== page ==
Features & Columns

Little Italy Creates a New Identity
with Unveiling of Gateway Arch

WELCOME HOME: San Jose residents of Italian descent have a new source of pride. Photograph by Marco Zecchin

Last week, San Jose's Little Italy project officially dedicated a monumental 31-foot gateway arch at the intersection of N. Almaden and Julian, right in front of Paesano Ristorante Italiano, at the other end of the block from Henry's Hi-Life.

Constructed of marble, steel and other elements, the arch took years to complete. After arduous degrees of city meetings, permits and fundraising endeavors, the arch now signifies the entryway to Little Italy—at the moment, a small few blocks of stuff, but a place where ideas loom quite large. I remember the initial gala fundraising dinner in 2009, held at the then-abandoned San Jose Earthquakes offices, and what's now the Lusardi Building at San Pedro Square Market. It's been a long journey since then, and plans for Little Italy now include a full-blown Italian Cultural Museum and a new Enoteca La Storia across from Henry's.

For the gateway arch dedication party, organizers blocked off the entire street. As early as 5:30pm, a motorcade of Italian cars began to arrive. Fiats, Alfa Romeos, Masereatis, Ferraris—classic and current—all pulled up and parked for the crowds to witness. Signmaker Tom Colla brought a deep blue 1950s-era Fiat that once traversed the African continent way back when the Trans-African highway was first realized in the modern era. A decades-old sticker from Kenya is still attached to the windshield. I felt transported into a Graham Greene novel, although I'm not sure which one.

And speaking of transportation, as the crowds began to show up, the experience was multisensory. A powerful aroma of BBQ emanated from Henry's Hi-Life and blanketed the entire block, as is often the case. Mandolin player Al Fabrizio sat in the front yard of Bel Bacio, jamming out soft Italian numbers, including "Mattinata," "Sway," and several others associated with Godfather flicks. Tony & Alba's supplied pizza. Guglielmo Winery supplied bountiful portions of Champagne. Families gathered in the streets, children scampered everywhere and many folks simply set up shop on the colorful steps of the restored houses just to observe the ceremonies.

With the Italian cars, the food, drink and the mandolin, I felt transported straight into a 1970s European spy flick with Omar Sharif and Jacqueline Bisset, imagining them in a Fiat, chased by an Interpol agent, crossing over a river on a European bridge, under dismal overcast skies while Maurice Jarre soundtracks blared in the background. Debbie Caminiti, owner of Bel Bacio, immediately asked if she could be Jacqueline Bisset. I said yes.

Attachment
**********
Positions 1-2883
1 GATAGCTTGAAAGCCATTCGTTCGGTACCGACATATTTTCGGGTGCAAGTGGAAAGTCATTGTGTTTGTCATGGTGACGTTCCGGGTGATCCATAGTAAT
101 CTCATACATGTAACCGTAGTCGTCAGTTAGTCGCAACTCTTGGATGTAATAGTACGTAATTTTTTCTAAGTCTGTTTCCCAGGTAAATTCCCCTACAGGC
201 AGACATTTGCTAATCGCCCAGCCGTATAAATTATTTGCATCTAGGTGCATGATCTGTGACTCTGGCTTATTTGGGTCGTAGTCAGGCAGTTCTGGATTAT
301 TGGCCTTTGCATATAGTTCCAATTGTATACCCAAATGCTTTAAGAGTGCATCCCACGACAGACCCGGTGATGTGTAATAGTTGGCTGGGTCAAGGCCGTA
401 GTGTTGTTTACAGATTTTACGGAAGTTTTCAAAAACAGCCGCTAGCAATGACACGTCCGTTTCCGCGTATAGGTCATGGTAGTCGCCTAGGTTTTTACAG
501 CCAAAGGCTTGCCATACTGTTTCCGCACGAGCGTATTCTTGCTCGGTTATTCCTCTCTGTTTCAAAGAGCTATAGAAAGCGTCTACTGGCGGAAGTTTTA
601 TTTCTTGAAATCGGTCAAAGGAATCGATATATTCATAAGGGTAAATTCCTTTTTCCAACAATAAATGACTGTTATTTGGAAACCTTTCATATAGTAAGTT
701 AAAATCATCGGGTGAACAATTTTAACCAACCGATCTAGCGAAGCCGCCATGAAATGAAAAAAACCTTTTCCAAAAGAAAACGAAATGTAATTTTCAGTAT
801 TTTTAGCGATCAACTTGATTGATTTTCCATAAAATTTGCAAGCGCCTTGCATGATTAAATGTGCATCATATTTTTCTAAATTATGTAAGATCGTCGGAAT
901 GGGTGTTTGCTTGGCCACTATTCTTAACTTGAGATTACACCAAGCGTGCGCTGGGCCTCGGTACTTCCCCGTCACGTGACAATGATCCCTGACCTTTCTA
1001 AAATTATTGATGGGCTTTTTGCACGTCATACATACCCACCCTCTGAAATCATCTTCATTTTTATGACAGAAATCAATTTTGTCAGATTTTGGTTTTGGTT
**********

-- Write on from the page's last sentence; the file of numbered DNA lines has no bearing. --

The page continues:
Caminiti is also the co-founder of the entire Little Italy idea and nonprofit operation, along with Joshua DeVincenzi Melander. Together they orchestrated a vast network of connections, mind-blowing in scale. They tracked down countless businesses, all of which are either owned or operated by Italian-Americans. Everyone pooled their respective resources and brought their respective skill sets to the table to make the gateway arch happen. Many others donated money or purchased plaza bricks to be named after them. After all was said and done, $186,000 was raised to bring the whole idea to fruition. No grants or city money was used.

As the food and drinks flowed, Caminiti and DeVincenzi Melander headed up the brick dedication ceremony, to thank all those who donated funds to help the process along its way. Italian-American politicians Sam Liccardo, Dave Cortese and Pierluigi Oliveiro took part in the dedication ceremony before heading off to a vigil for fallen police officer Michael Johnson.

As the sun began to set on the horizon behind Paesano Restaurant, the main gateway arch dedication started, with Melander thanking everyone who contributed to building the giant 31-foot structure of marble and steel. Each company who helped build the arch received a plaque. Melander said the goal was to create an urban place where all of the different Italian-American associations could gather more than just once a year at the Italian festival. Caminiti then talked about the symbolism of the arch itself: "Marble represents the old country, where we came from. The bricks represent everything that we're now trying to build, brick by brick."

With that, I say: forza azzurri!